In the old days, wooden rackets warped; that’s why they were stored in presses, screwed tightly onto the frame. Even so, wood fatigued and got softer with use. Any hard contact with the court produced an immediate crack which rendered the thing useless.
Nowadays graphite frames are the rule. They will last for twenty years if you don’t abuse them and there’s no warping or spooning under normal circumstances.
The main thing that will wear out a graphite frame is constant restringing under high tensions. Pros on the circuit rest every racket for every match and most use high tensions for better control. So it’s not unusual for them to replace a relatively-new frame every six months or so.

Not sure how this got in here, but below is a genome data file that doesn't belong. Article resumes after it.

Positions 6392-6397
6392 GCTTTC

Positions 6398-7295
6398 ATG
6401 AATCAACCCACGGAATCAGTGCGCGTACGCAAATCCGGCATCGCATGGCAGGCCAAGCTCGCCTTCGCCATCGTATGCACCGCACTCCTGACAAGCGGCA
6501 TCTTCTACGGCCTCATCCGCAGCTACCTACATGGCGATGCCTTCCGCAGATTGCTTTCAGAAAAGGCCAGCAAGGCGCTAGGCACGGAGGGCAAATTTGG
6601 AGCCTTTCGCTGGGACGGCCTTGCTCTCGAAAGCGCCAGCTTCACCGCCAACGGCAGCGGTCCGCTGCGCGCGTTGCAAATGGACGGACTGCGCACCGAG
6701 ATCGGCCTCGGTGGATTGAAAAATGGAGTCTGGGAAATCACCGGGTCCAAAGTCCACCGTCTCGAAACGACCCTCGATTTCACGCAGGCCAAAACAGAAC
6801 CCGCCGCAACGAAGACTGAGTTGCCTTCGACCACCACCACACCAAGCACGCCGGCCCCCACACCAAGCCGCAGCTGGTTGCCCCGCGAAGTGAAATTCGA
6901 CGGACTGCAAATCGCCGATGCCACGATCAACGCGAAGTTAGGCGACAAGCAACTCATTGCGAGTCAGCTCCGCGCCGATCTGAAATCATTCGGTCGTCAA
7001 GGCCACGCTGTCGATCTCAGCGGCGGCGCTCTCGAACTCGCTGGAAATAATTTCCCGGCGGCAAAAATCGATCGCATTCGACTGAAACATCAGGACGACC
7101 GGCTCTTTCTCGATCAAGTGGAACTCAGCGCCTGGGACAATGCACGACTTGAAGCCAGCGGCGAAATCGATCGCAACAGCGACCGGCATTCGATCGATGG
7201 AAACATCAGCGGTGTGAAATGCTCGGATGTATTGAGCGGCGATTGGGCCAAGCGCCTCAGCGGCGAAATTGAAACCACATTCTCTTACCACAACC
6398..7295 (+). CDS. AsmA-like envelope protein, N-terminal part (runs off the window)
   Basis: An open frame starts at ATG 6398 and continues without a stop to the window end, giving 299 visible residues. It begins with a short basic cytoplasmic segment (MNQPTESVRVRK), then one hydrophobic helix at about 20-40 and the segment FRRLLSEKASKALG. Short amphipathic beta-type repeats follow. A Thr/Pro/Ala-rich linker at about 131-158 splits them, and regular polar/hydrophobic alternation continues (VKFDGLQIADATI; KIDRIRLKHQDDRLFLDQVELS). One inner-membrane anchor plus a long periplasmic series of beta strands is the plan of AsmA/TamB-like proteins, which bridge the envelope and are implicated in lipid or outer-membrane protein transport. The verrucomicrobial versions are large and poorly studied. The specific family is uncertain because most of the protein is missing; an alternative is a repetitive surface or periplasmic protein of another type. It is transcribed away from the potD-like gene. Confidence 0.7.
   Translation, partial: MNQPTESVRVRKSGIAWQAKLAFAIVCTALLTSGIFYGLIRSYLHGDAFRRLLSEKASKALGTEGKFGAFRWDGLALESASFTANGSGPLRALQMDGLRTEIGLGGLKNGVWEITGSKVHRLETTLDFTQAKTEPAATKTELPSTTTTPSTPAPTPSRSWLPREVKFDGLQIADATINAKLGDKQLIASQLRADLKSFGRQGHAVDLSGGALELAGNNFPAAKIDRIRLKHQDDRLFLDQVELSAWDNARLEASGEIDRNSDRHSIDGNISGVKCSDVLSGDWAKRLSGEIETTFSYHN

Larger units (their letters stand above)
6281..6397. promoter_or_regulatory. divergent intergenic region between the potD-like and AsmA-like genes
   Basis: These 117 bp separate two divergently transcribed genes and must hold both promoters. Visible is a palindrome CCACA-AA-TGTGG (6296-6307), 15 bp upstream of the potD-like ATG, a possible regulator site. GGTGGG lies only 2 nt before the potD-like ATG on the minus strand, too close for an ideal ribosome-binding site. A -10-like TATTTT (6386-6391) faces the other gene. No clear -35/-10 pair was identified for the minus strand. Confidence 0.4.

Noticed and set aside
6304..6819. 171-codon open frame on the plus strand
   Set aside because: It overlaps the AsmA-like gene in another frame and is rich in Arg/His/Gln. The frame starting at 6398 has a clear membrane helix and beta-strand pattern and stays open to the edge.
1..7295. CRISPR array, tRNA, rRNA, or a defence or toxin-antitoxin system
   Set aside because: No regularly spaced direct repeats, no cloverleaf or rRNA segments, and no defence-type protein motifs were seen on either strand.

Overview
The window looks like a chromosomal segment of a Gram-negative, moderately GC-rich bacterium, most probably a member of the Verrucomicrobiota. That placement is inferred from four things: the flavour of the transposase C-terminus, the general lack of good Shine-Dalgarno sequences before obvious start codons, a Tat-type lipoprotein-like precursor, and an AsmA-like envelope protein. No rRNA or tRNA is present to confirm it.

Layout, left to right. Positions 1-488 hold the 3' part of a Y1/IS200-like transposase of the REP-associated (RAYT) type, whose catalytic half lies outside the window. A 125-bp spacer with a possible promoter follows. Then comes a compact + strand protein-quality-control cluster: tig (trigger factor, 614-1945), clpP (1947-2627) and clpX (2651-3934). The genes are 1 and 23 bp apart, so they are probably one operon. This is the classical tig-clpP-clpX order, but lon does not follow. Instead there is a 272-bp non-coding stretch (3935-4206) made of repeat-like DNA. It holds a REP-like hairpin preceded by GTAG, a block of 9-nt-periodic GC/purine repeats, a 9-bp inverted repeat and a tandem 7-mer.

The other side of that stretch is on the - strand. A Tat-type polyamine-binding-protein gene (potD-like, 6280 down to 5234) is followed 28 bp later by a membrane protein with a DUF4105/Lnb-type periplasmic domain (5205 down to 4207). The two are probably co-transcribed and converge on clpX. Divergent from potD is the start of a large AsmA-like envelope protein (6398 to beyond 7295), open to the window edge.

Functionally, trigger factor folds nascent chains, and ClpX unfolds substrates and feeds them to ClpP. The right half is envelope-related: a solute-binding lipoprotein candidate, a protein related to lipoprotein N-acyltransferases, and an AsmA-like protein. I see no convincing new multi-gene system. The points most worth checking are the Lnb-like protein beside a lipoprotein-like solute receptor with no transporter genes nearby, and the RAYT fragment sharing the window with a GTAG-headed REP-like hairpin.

The rest of us can expect our rackets to last a lot longer. In fact, we usually replace our racket when we get tired of it and move on to a newer model.
Racket companies and racket dealers love it when we replace our perfectly-good rackets frequently.
Gary Sherby is tennis director at Racquets and Togs Tennis Center, 115 Bradford St., just off the downtown square. His tennis tips appear Sundays.